June/July 2014

At What Cost?

Concerns about Duke’s toxic coal ash have prompted Annie Brown and dozens of other community members to meet regularly since July 2013 to discuss how to get it out of their neighborhood once and for all. The group, which calls itself “Residents for Coal Ash Cleanup,” has recently grown in size, becoming more outspoken and more certain of their demands.

More Than a Market

By Megan Northcote Shopping for fresh, locally grown foods at farmers markets is always a refreshing way to find healthy foods while supporting the community. But in recent years, some farmers markets have transformed from grocery store alternatives to tourist destinations, featuring cooking and artisan demonstrations, hands-on healthy living activities for children, and food and […]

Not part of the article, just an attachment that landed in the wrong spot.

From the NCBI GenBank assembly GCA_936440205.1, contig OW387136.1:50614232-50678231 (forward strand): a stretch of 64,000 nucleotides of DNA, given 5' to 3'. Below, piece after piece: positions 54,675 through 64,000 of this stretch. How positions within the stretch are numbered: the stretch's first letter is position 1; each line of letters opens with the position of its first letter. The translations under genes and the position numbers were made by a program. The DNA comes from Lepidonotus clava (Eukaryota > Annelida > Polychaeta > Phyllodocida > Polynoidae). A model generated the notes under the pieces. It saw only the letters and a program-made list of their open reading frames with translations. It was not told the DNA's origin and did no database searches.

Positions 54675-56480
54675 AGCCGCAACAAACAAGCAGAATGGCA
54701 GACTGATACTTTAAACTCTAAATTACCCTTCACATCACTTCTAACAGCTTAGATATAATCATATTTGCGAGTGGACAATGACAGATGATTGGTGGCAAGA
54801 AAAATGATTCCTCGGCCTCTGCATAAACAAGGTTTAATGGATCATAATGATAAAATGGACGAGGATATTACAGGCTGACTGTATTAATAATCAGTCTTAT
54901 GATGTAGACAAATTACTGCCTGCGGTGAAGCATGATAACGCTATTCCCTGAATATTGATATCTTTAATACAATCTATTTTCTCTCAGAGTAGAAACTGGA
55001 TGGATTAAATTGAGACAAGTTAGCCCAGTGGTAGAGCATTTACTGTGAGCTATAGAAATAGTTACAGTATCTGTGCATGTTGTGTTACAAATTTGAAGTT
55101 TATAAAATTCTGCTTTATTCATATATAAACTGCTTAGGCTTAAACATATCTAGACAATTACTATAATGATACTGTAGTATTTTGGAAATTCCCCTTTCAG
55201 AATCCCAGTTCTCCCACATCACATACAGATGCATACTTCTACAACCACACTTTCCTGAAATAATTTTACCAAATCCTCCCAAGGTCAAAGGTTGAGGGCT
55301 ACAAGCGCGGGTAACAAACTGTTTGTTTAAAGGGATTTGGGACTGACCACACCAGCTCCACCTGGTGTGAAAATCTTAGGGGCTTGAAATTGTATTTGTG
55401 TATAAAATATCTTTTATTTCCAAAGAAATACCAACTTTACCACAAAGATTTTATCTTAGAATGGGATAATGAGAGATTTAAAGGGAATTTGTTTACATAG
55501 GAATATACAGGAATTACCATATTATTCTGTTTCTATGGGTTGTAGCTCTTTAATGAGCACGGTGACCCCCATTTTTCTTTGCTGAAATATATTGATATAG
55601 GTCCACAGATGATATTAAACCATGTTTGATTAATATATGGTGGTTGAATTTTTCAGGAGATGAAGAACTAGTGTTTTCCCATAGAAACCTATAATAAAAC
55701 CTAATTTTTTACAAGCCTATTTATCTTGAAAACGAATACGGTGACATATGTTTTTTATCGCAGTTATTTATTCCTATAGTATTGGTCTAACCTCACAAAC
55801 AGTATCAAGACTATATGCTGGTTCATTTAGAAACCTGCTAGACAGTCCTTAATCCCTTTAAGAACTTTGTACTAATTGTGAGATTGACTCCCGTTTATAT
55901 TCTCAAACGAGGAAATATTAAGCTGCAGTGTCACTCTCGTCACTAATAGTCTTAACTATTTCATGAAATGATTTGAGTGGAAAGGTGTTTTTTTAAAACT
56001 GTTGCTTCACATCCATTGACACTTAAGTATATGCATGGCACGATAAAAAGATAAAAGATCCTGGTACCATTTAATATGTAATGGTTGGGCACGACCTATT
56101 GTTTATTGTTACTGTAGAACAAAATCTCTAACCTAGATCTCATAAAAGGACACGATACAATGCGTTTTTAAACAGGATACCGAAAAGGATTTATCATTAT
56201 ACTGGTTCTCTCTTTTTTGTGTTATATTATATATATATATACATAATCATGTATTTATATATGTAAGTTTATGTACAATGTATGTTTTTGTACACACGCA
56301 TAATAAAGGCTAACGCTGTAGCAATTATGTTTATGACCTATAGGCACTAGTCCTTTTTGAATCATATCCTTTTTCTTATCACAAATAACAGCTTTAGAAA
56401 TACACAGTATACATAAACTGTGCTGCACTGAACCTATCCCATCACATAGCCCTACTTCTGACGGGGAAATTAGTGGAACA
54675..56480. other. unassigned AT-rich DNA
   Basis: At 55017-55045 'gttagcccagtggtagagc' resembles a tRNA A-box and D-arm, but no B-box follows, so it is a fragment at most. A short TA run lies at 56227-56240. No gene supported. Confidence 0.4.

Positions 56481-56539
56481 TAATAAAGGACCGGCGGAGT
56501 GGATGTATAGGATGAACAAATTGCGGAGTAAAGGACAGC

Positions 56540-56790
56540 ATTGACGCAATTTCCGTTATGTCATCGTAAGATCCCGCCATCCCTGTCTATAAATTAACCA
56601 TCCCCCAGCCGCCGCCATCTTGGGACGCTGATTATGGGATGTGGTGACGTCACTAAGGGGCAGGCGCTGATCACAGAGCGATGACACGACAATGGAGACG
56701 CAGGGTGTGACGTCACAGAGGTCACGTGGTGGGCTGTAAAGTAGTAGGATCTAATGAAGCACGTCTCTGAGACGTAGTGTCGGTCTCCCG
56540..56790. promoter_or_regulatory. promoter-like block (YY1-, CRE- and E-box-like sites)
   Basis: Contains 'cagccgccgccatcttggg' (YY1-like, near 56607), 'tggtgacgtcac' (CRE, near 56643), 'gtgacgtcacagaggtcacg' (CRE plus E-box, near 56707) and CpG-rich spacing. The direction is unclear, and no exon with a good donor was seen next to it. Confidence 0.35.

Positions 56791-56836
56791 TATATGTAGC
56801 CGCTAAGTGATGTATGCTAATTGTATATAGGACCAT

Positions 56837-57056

Facing the Frontier: Practical Considerations for Genetic Modification in Appalachian Food

By Valerie Bruchon It sounds perfect: enter a laboratory, change one quality of a food crop through genetic technology, and walk away having created a “miracle” food source to help feed the world. This new crop might eradicate the need for destructive or unsustainable farming practices, or it could make farmland more productive by packing […]

Murky Rules Raise Questions About Coal Ash Minefill

By Brian Sewell When FirstEnergy Corporation announced plans last year to close Little Blue Run coal ash pond, a 1,700-acre unlined basin that sits along the banks of the Ohio River, nearby residents were understandably relieved. But not everyone was celebrating. The coal ash still has to go somewhere, and the Bruce Mansfield coal plant […]

Confronting Carbon Pollution

By Molly Moore Six months after declaring “climate change is a fact,” in his State of the Union address, President Obama prepared to unveil what The New Yorker calls “the policy centerpiece of his second term.” The U.S. Environmental Protection Agency guidelines that he was poised to announce at press time will put in motion […]